In today’s world, it is not uncommon for masculinity to be placed on a spectrum, a label-less position on a gradient between two ends. This system allows individuals to establish their own identity, be it simple or complex. However, it is common for those extreme positions to be enforced upon an individual by those holding on to archetypes at either ends of this spectrum. Specific subsets of gay male cultures have rigorous ideals of body and beauty attained through strict diet and exercise and can be isolating for those who don’t measure up. In the sporting world, homophobia can be used to sublimate the physical intimacy between players, isolating some in a similar manner. In the digital era of endless and available information we can quickly forget and take for granted what growing up as a member of a closeted society can feel like. From this closeted place, cultural references from television characters and eroticized fiction can begin to distort perceptions and a new parafiction begins to take shape as a way to express oppressed desires.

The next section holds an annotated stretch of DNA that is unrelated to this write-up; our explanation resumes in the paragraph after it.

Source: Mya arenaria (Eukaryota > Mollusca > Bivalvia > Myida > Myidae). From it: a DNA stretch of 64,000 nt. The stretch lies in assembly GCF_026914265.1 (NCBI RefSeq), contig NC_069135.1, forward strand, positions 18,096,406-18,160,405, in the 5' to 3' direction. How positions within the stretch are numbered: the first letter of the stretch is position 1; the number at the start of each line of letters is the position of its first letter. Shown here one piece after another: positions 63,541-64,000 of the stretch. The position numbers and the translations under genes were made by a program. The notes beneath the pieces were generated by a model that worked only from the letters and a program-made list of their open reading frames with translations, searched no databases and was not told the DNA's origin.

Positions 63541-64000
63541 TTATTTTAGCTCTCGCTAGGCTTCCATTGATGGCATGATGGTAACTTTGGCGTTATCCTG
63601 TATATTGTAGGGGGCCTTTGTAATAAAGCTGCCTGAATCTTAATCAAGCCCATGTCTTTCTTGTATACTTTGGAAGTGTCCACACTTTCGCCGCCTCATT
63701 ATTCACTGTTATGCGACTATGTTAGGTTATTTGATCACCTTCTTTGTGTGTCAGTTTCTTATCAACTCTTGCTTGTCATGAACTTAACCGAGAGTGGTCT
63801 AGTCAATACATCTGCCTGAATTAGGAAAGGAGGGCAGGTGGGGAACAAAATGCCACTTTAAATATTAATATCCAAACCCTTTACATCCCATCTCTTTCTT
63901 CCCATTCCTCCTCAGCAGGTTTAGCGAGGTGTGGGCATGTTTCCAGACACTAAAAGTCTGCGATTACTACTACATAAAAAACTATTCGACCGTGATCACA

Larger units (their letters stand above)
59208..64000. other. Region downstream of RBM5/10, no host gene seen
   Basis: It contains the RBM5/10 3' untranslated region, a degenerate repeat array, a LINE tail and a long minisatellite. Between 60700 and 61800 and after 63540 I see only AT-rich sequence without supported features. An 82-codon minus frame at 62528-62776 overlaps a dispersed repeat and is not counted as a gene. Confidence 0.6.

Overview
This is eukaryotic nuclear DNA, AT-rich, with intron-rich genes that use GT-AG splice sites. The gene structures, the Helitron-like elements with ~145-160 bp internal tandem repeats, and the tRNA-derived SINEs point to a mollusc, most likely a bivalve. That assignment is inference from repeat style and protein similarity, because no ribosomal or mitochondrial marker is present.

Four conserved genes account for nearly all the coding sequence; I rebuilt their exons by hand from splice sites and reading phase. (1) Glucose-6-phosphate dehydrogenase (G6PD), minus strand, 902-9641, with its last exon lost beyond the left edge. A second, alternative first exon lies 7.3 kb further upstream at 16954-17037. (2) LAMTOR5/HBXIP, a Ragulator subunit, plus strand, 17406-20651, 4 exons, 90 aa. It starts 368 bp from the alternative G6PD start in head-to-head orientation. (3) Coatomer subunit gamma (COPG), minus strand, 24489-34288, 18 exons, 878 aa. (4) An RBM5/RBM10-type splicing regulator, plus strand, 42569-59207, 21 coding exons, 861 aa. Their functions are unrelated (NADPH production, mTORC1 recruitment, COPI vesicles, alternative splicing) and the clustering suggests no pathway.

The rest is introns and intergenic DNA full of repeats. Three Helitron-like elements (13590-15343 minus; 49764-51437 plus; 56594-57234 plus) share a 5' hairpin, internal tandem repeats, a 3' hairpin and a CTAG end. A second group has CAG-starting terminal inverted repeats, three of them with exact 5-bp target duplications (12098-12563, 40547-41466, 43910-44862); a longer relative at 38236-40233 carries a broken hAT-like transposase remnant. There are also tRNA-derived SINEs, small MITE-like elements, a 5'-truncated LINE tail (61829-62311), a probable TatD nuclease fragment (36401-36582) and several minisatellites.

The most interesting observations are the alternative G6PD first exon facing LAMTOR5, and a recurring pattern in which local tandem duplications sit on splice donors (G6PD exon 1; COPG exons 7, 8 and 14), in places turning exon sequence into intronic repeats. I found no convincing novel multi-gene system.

Christopher Selleck’s artistic practice interrogates the stereotypes of masculinity and homosexuality in American culture, through photography, sculpture and installation. With images ranging from intimate, seductive, perfectly lit portraits, to pixelated snapshots appropriated from dated sports programming, we can see the extremities of identity become more apparent. Selleck’s work allows viewers to confront and challenge their own identity and personal history.
Credit: Exhibition overview from museum website